Capitalism in practice

Editorial note: If you have not yet read our mission statement above, please do so in order that you can put our blogs in context. 

 4 July 2012

Just two fresh examples to remind those of you with short memories of how capitalism operates.

Example 1:

Oxford University Press (OUP), a department of Oxford University, is the largest university press in the world. The university, founded in 1167, has been involved in the print trade since 1480 when Theoderic Rood, a business associate of the first English printer, William Caxton (1415-1492), brought his wooden printing press from Cologne to Oxford.  OUP’s home page says that the press “furthers the University’s objective of excellence in research, scholarship, and education by publishing worldwide”. However, the home page does not highlight the fact, reported in today’s Guardian newspaper, that OUP has been fined £1.9 million following a bribery charge brought to court by Britain’s Serious Fraud Office. According to the newspaper, two OUP subsidiaries based in Kenya and Tanzania bribed local officials to obtain contracts, including two financed by the World Bank, for the supply of school textbooks.

Example 2:

The fine paid by OUP, however, pales into insignificance when set against the $3 billion (£1.9 billion) fine imposed,  in a settlement with US federal prosecutors, on London-headquartered global pharmaceutical giant GlaxoSmithKline (GSK). GSK had pleaded guilty to criminal charges involving bribing doctors and encouraging the prescription of unsuitable antidepressants for children.

According to today’s Guardian newspaper, the company admitted corporate misconduct over antidepressants Paxil and Wellbutrin and asthma drug Advair.

“The company encouraged sales reps in the US to mis-sell three drugs to doctors and lavished hospitality and kickbacks on those who agreed to write extra prescriptions, including trips to resorts in Bermuda, Jamaica and California,” said the paper.

“Psychiatrists and their partners were flown to five-star hotels, where speakers, paid up to $2 500 to attend, gave presentations on the drugs.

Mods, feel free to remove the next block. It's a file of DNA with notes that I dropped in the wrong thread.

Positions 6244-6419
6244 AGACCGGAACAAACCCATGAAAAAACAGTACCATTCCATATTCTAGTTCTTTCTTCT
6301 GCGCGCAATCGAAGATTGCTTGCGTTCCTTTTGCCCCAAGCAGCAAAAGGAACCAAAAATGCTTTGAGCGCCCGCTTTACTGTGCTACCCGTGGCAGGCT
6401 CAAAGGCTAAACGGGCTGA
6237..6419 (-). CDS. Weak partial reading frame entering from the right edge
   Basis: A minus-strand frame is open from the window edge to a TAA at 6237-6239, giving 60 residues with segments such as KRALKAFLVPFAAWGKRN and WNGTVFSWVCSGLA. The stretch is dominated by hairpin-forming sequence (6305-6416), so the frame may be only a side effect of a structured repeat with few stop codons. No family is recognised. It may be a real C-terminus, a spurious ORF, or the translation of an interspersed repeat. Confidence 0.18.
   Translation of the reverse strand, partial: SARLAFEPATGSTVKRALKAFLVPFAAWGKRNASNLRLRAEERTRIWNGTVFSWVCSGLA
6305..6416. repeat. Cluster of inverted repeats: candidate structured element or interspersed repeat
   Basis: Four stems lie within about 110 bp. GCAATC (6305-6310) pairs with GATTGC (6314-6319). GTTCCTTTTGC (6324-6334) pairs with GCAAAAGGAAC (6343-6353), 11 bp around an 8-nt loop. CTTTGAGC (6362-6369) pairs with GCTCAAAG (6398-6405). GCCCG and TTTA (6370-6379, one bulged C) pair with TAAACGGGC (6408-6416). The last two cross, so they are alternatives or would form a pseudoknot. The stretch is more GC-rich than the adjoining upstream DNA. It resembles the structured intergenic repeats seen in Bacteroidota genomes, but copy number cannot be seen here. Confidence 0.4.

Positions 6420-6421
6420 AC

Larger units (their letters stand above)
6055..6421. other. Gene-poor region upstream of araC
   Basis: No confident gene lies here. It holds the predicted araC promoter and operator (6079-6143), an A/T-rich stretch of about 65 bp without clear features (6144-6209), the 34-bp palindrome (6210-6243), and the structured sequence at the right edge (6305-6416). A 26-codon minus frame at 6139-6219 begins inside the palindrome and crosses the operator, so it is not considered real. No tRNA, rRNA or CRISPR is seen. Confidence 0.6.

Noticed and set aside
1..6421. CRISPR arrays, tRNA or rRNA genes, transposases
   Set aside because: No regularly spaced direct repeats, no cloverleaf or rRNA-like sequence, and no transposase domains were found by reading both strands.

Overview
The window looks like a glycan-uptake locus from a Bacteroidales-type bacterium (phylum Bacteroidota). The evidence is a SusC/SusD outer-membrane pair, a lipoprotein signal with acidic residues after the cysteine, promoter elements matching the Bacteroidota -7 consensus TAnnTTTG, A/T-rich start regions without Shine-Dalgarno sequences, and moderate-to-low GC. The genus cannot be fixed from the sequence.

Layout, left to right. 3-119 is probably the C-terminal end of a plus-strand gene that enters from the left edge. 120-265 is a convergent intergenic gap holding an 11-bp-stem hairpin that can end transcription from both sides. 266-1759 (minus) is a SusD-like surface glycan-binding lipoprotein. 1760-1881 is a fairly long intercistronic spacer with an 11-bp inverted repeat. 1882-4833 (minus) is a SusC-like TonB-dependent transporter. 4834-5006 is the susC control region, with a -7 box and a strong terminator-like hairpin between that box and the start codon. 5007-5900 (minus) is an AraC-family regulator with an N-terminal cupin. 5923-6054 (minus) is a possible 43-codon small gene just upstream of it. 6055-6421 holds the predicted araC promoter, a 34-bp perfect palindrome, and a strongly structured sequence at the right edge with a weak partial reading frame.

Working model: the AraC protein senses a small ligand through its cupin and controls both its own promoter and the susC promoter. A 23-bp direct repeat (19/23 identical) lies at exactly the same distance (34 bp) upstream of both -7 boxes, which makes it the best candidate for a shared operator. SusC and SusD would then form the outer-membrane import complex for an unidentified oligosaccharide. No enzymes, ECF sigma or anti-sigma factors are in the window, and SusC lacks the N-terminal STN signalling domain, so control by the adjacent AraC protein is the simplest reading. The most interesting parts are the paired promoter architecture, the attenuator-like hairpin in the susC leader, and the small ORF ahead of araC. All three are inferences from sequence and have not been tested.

“GSK also paid for articles on its drugs to appear in medical journals and ‘independent’ doctors were hired by the company to promote the treatments, according to court documents.

“Paxil – which was only approved for adults – was promoted as suitable for children and teenagers by the company despite trials that showed it was ineffective, according to prosecutors.

“GSK held eight lavish three-day events in 2000 and 2001 at hotels in Puerto Rico, Hawaii and Palm Springs, California, to promote the drug to doctors for unapproved use.

“Those who attended were given $750, free board and lodging and access to activities including snorkelling, golf, deep-sea fishing, rafting, glass-bottomed boat rides, hot-air balloon rides and, on one trip, a tour of the Bacardi rum distillery, all paid for by GSK.”

US attorney Carmin Ortiz is reported as saying: “The sales force bribed physicians to prescribe GSK products using every imaginable form of high-priced entertainment.”

Antigone1984: Surprise, surprise. The company is said to regret what happened. Well, who wouldn’t? No doubt it particularly regrets the fact that it was found out. It claims to have learned from its mistakes. Well, it could hardly proclaim that it had learned nothing. We take this hand-wringing with a pinch of salt. “Qui a bu boira”, as the saying goes.


We refer readers who may be interested to the discussion that has followed publication of our post on 2 July 2012 on the subject of “the end justifies the means . The post and attached comments can be accessed at:


 You might perhaps care to view some of our earlier posts.  For instance:

 1. Why? or How? That is the question (3 Jan 2012)

2. Das Vierte Reich/The Fourth Reich (6 Feb 2012)

3. The shoddiest possible goods at the highest possible prices (2 Feb 2012)

4. Where’s the beef? Ontology and tinned meat (31 Jan 2012)

5. What would Gandhi have said? (30 Jan 2012)

Every so often we shall change this sample of previously published posts.



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2 Responses to Capitalism in practice

  1. ‘I like’, as one says on Facebook.

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